Iowa State Cyclones

Camping World Bowl: Injury will change how Iowa State uses tight ends against Notre Dame

With Dylan Soehner out, Charlie Kolar and Chase Allen will be asked to block more

Iowa State tight end Chase Allen. (Justin Hayworth/Associated Press)
Iowa State tight end Chase Allen. (Justin Hayworth/Associated Press)

ORLANDO, Fla. — In Iowa State’s last game of the regular season, a loss to Kansas State, tight end Dylan Soehner went down with an injury.

Soehner will miss Saturday’s Camping World Bowl against No. 15 Notre Dame, an injury to the third tight end that normally wouldn’t be too big of a deal.

But late in the season, Iowa State was using a lot of power-spread formations with two and three tight ends. The Cyclones were having success running and passing out of those formations.

Now, down a tight end, Charlie Kolar and Chase Allen will have to pick up the slack.

“There are reps there that we have to take up that we didn’t before,” Kolar, an All-American, said. “That’s something we’ve prepared for and we feel ready to go. We miss Dylan because he’s a great player and also a great teammate. We’ll be ready, we just have to prepare for extra reps.”

Each of the tight ends had different roles. Kolar was the prolific pass catcher — he has 48 receptions for 675 yards and seven touchdowns. Allen, a two-time all-Big 12 selection, was the do-everything tight end — he has 17 catches for 147 yards and two touchdowns and he’s also and excellent blocker in pass protection and the run. Soehner was the massive tight end who had no problem being physical. He used his 6-foot-7, 270-pound frame to move opposing players with ease in the running game.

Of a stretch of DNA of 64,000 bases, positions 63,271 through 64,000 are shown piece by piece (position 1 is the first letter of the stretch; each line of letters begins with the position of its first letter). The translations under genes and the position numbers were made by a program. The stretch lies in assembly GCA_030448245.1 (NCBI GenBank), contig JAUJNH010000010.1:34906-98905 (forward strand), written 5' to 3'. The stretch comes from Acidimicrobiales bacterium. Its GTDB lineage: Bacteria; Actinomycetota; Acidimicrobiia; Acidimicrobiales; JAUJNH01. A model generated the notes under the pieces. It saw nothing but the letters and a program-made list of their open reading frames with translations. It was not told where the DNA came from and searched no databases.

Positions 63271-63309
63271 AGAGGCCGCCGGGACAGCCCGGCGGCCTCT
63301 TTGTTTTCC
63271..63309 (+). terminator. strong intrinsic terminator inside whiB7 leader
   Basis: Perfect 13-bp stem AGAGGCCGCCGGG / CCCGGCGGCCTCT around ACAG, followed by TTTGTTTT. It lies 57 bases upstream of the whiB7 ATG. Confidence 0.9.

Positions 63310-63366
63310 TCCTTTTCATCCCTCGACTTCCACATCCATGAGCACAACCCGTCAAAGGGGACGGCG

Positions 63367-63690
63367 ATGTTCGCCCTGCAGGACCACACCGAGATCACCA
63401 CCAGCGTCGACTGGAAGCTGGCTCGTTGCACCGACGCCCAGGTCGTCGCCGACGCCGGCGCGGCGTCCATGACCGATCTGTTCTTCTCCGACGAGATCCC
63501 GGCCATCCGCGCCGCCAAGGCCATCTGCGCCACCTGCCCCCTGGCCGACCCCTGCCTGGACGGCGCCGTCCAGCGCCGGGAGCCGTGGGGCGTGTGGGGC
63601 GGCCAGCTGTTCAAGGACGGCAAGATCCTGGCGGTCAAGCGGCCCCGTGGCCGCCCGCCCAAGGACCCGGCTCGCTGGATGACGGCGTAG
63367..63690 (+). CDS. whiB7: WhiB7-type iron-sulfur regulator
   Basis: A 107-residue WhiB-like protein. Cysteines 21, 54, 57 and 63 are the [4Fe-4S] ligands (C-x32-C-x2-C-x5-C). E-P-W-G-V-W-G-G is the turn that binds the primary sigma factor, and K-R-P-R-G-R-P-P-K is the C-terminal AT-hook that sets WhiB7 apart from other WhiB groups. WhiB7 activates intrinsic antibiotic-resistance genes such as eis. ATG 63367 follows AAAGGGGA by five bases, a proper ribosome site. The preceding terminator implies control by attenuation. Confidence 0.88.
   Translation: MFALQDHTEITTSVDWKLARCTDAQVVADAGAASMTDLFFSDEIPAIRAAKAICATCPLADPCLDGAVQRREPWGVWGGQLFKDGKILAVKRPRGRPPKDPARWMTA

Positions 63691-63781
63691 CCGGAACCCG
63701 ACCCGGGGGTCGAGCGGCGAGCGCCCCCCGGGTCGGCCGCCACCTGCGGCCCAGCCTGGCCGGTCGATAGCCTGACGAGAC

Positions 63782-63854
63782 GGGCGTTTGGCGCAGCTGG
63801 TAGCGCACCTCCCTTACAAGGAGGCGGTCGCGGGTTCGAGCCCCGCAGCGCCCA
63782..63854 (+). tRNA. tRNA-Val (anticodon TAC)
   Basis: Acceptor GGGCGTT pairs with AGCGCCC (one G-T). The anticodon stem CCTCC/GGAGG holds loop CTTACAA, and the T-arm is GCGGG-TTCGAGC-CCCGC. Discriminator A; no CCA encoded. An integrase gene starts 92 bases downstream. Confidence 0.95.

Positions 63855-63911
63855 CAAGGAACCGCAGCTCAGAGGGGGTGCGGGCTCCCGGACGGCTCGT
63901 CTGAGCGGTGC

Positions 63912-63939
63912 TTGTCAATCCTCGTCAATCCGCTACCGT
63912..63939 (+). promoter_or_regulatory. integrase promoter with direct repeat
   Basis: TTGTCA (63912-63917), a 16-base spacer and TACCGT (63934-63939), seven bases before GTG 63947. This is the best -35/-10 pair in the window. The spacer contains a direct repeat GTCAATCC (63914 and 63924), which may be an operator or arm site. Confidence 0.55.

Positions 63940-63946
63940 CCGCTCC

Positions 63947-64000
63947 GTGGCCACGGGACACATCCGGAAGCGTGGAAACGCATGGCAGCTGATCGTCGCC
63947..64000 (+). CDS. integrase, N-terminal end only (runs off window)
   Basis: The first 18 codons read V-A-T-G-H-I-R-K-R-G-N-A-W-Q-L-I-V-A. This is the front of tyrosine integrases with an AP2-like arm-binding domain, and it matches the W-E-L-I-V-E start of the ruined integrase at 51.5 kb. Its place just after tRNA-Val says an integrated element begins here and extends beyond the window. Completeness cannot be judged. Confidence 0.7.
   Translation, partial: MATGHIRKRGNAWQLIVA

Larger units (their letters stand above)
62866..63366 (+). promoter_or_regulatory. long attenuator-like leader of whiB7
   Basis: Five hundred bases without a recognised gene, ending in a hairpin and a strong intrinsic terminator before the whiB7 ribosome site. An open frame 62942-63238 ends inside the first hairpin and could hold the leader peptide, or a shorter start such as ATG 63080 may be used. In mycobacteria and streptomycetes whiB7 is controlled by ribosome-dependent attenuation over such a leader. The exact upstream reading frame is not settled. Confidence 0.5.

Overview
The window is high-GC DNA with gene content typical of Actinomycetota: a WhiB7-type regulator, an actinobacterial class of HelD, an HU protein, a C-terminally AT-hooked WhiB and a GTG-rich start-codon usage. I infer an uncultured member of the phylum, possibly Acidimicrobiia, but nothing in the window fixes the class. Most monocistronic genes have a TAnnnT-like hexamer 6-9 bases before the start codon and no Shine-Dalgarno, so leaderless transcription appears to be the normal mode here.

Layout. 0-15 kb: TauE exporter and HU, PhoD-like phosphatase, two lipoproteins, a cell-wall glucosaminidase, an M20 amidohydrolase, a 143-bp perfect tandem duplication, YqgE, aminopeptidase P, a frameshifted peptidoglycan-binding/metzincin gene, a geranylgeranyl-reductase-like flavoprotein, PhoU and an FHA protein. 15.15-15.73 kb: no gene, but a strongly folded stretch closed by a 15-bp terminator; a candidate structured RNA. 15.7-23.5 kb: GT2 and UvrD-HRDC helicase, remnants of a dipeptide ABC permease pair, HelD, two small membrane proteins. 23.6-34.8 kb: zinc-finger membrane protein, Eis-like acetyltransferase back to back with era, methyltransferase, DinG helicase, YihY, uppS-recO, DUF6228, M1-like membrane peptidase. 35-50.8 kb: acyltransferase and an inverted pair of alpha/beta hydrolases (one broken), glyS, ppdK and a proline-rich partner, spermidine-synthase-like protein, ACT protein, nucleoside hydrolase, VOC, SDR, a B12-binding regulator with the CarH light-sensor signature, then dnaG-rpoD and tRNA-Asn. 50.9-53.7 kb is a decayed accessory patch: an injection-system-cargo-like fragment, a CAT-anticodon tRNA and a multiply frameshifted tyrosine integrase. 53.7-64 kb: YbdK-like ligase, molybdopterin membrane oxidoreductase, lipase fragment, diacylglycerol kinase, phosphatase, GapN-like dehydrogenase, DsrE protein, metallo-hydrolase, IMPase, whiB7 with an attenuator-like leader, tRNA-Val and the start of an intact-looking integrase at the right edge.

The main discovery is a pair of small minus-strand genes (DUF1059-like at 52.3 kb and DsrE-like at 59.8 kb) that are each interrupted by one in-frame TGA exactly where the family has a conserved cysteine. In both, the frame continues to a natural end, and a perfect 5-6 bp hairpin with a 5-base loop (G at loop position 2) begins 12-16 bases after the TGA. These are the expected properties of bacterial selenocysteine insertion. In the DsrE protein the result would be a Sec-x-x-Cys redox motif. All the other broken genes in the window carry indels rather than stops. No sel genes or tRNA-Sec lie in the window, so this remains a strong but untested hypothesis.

Now with Soehner out, Kolar and Allen have to adapt and adopt some of Soehner’s duties.

“We’re really missing Dylan and I wish that he was here for us,” Allen said. “It sucks seeing him in the boot and on the scooter all week. That three tight end personnel that we get in, we’ve been really successful with that, but now Charlie and I have had to figure out where we fit best with Dylan off the field and I think we’ve done a really good job of that over the past couple of weeks and I think it’ll work out well on Saturday.”

It’s critical Kolar, Allen and the coaching staff figure it out because the tight ends figure to be an important aspect in attacking Notre Dame’s defense.

The Fighting Irish have recorded an eye-popping 30 sacks this season and 85 tackles for loss.

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“They’re a solid defense at all three levels,” Kolar said. “Their defensive backs do a great job and they allow their defensive line to have a pass rush. It also helps that their d-line is a good d-line and they do a good job of mixing in blitzes. They have a good combination of scheme and players. They’re a really good defense and we’re excited to go compete against them.”

Tight ends have the ability to neutralize a pass rush by receiving or staying in and blocking.

“We have to win in man coverage and get open early to give (quarterback) Brock (Purdy) options out there to make quick decisions,” Allen said. “Then we have to be able to protect. Sometimes we won’t be running routes and we just have to stay in and help protect and let someone else make the play.”

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